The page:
Solar power is the much talked about the energy of the future. With the world looking for a cleaner, greener energy production to combat pollution and climate change, solar power reigns supreme as THE future of energy. If you’re interested in solar energy and have been reading up on it, the chances are that you know the basics. But do you know it all? Here’s a list of ten interesting facts about solar energy that you most likely didn’t know.
1. Third-World Countries Are the Most Rapidly Growing Market for Solar Energy
It may come as a surprise to many that third-world countries are the fastest and biggest markets for solar power. With a huge population and areas with little or no access to electricity, many third-world countries are actively investing in solar energy to overcome their energy crisis. While the cost of investing in solar power can be a deterrent, most of these developing countries have realised that solar is the future and are heavily investing in it to secure their place in the world of clean energy production.
2. Leonardo Da Vinci Predicted a Solar Revolution
In the sixteenth century, Leonardo Da Vinci predicted that a solar industrialisation would occur, long before the idea of solar power was conceived. This is changing people’s life in many ways and the posts on eurosolar reviews give a better understanding about how these changes are beneficials.
3. Solar Power Panels Become Cheaper Every Year
Since their introduction into the market, photovoltaic panels have steadily dropped in price. Contrary to fossil fuels, which increase in price as they become more scarce.
4. The Solar Industry Has Created Jobs
It has been predicted that the solar industry is creating jobs six times faster than any other industry. The employment opportunities are abundant when it comes to solar, as opposed to coal mining, oil and gas industries. With an ever-growing market, solar is bound to become one of the largest industry with ample job opportunities.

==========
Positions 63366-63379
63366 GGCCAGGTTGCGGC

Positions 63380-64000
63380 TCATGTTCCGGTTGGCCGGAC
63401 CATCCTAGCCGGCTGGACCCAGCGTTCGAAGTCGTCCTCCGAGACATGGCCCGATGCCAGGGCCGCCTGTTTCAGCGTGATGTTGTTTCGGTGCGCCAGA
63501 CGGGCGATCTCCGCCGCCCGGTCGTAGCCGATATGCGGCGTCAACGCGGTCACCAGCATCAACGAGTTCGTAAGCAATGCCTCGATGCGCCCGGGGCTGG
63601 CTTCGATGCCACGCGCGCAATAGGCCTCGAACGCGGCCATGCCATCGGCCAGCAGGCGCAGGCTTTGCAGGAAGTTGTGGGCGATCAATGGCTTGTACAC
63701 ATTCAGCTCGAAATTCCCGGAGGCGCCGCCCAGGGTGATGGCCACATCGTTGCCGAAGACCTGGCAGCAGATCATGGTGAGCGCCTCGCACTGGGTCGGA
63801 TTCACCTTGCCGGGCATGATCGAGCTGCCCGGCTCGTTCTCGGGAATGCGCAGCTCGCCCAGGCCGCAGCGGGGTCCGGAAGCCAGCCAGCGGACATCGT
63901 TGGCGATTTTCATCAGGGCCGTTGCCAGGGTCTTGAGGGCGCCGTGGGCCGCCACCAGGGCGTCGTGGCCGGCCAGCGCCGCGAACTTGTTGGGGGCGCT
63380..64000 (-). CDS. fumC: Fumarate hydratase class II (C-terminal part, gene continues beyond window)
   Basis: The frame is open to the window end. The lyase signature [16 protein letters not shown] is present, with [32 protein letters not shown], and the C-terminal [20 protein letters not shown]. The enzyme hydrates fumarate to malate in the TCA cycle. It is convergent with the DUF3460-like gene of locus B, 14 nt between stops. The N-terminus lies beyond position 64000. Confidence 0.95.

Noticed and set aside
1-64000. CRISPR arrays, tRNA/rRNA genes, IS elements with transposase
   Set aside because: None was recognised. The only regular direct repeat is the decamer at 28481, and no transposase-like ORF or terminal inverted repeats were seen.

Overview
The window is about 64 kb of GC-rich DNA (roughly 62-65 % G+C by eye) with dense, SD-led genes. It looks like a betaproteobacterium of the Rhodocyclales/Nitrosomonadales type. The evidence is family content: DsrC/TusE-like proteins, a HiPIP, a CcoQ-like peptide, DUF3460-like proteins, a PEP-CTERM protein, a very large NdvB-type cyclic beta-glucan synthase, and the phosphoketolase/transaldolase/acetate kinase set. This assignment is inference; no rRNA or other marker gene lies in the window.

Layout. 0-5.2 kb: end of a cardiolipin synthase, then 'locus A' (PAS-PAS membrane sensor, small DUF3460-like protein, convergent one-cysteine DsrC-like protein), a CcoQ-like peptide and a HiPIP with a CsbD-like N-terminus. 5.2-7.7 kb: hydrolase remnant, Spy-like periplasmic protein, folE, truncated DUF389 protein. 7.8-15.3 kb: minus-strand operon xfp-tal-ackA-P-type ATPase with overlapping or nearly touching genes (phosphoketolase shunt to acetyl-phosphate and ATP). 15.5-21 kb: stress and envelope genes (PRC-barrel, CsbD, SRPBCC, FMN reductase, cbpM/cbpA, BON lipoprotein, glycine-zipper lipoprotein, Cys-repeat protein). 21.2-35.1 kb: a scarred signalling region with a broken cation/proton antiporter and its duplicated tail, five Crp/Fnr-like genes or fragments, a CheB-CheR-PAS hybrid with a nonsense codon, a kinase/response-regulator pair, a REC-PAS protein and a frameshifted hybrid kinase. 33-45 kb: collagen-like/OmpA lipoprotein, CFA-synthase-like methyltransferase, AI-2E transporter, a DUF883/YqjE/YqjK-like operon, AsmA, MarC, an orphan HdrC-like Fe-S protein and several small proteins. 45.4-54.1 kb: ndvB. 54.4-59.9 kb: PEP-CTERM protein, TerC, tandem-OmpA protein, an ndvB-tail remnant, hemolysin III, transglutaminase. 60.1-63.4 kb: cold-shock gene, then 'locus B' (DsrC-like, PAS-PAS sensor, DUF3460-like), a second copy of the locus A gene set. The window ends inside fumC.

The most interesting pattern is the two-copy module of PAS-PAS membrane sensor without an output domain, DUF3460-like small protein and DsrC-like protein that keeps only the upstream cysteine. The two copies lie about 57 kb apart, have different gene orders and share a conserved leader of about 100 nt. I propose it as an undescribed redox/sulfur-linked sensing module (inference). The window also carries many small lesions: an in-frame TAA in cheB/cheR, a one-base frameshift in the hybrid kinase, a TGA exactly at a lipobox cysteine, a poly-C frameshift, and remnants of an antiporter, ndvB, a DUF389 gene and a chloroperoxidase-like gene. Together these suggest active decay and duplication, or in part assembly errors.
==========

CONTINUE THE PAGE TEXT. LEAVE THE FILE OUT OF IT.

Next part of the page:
5. It Takes Around Eight Minutes to Convert the Sun’s Energy into Electricity
The entire process of the sun’s energy travelling the 93-million-mile distance, reaching the earth, and getting converted into electricity by a solar cell takes around eight minutes.
6. Solar Power Has the Potential to Tackle Rising Energy Needs
If we could convert the all of the sun’s energy that hits the earth in an hour, we will have produced more than enough energy to take care of the entire earth’s population for a year.
7. Albert Einstein Won a Nobel Prize For his work in Solar Energy
Albert Einstein’s discovery of the law of the photoelectric effect and his work in solar energy and photovoltaics led to him winning the Nobel prize in 1921.
8. Ancient Greeks and Romans Used Solar Energy
The ancient Greek and Roman civilisations were aware of the power of the sun and used it to their benefit. From building south-facing homes to allow sunlight in through the windows to heat and light the indoors. Solar energy was also used to purify water. They knew and made use of the sun’s properties in an efficient manner.
9. The Sun Will Be Dead in The Distant Future
According to scientists, the sun is 4.57 billion years old. They estimate that it has another six to seven billion years to go before it dies and turns into a white dwarf. Thankfully, that’s not anytime shortly and won’t affect us.
10. Solar Power Can Improve Air Quality
An average household solar panel system can reduce hundred tonnes of CO2 emissions in its lifetime. Meaning that if every household in the world installs a solar energy system, our air quality will significantly improve. With more and more people around the world suffering from breathing and respiratory illnesses, it is time for us to turn to solar to help us with this problem.
Bonus fact: Did you know that in 1931, the famous scientist Thomas Edison said “I’d put my money on the sun and solar energy. What a source of power! I hope we don’t have to wait until oil and coal run out before we tackle that. I wish I had more years left.” Looks like he knew just what would happen in the future. When humanity realised that fossil fuels and oil were not reliable sources of energy, it turned to the one constant and highly-reliable source of energy that it knew of—the sun. Let’s hope that we rapidly invest in solar power to get the most out of it soon.